Did I grab your attention with that title? I hope so. Too many of us, whether the intention is to write more or lose weight, the allure of starting fresh with a New Year’s resolution is very seductive. We tell ourselves that we will get back on track, especially considering how the holidays tend to derail everything in our lives for several weeks. It’s a promise we make to ourselves that most of us inevitably have to break. Why does this matter for us writers?
Well, like any habit we struggle to be consistent with that takes the dedication and will-power it’s far too easy to fall off the wagon. Then we’re left feeling like failures, and if you’ve been following along that kind of hit to our self-esteem makes for a poor environment for maintaining a writing habit. Once the negative thoughts set in it’s hard to turn them around and if you’ve started and failed a writing habit before it’s just one more example your psyche can hold against you later when you sit down to face that blank screen or page. For those of with ADHD, we have more than our share of tried and failed projects, we really don't need to add to that.
All Or NothingResolutions are a terrible idea because it creates this idea, whether we’re conscious of it or not, of all or nothing thinking. We make a vow to stick with something and life happens, it happens to all of us, you get thrown off course, and then you feel like you blew your one chance at “starting fresh for the New Year.” It gives you an excuse to hide from your aspirations under the false notion that you don’t have what it takes to be a “real” writer.
Set Intentions InsteadRather than the pass or fail set up of a resolution I prefer to set an intention. An intention can’t be something you “break” by merely missing a day or week or month of writing. An intention is more flexible and more forgiving. When you get off course, you can just revisit your intent and get back at it. However, you want to set an intention is up to you. Some people have great luck creating a vision board, some hang notes in their office or on a bulletin board, whatever works for you. Keep it loose and general rather than rigid and overly-specific. If you tell yourself you're going to be published by the end of the year that's both too vague and specific to be of any help. Instead set an intent to simply write more or write at least once every week. Something you can easily accomplish and will give you a sense of accomplishment. My intention is to get back to writing at least three times a week like I was before the holidays hit.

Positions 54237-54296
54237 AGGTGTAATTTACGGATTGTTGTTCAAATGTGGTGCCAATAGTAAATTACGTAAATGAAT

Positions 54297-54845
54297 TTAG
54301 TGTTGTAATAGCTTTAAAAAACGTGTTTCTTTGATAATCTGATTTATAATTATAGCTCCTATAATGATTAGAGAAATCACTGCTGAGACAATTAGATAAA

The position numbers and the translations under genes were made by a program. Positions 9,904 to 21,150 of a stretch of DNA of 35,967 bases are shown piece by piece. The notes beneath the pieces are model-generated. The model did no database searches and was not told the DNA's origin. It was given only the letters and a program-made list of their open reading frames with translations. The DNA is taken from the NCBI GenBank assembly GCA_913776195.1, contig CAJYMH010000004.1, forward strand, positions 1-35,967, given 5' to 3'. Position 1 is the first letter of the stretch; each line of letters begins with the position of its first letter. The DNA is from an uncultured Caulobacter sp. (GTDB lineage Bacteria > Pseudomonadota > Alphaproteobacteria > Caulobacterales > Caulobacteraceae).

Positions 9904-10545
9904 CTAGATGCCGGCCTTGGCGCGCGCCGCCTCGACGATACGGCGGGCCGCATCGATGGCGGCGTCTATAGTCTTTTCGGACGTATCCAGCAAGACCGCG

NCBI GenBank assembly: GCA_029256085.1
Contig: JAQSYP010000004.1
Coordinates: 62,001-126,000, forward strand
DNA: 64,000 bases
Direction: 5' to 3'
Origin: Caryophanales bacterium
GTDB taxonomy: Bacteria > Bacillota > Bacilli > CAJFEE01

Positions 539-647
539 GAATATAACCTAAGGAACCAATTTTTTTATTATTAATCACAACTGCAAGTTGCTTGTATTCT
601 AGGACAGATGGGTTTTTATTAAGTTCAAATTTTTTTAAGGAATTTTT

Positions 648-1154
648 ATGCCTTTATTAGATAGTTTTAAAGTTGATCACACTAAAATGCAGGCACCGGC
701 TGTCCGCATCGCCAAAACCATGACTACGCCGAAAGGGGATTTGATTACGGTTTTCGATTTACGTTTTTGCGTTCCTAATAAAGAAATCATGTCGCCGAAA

Be Kind To YourselfI’ve done the resolution thing in the past, so I know first hand how bad it feels not even to be able to go a week without messing it up. And it took me many times of trying and failing to realize that it’s not just me that’s to blame. The holidays are a stressful, busy time and all that nonsense doesn’t just magically end when the ball drops. We’re still playing catch-up from everything we had to put off to do to get ready for the holidays. Some still have holiday parties to attend that couldn’t all be crammed in before the end of the year. And some of us need much-needed couch time to veg and escape. There’s no reason to pile another load of stress to your already strained life even for a noble cause like re-starting your writing habit. Give yourself a chance to regroup after the holidays and lay off the guilt trip you’re giving yourself.
Ease Back Into It Slowly
Maybe you’ve been going strong as a writer right before the holidays hit, but you haven’t written a word except to sign “To/From” on a few packages. Or maybe you were gearing up to recommit or even start up a new writing habit but were knocked off course by the holidays. That is all totally fine. (By the way, if you managed to maintain a writing habit during the holidays, even a sparse one, big congrats to you!) Now that the holidays are winding down and after you’ve given yourself an adequate breather, ease yourself back into a writing habit slowly rather than trying to hit the ground running with it. I have said many times that stress and self-pressure are the creativity killers, so there is no need to go at it guns-blazing to get back into your writing. You may have to start very slowly. You may have to start all over again (see How To Restart A Writing Habit, if you do) and there’s no shame in that.
The only person that you need to be accountable to with your writing is yourself. You have the power to make yourself feel good about your writing or make it something dreadful that you want to run away from, so break those resoltions now, if you made them, and set an intention instead.
Good luck and keep writing!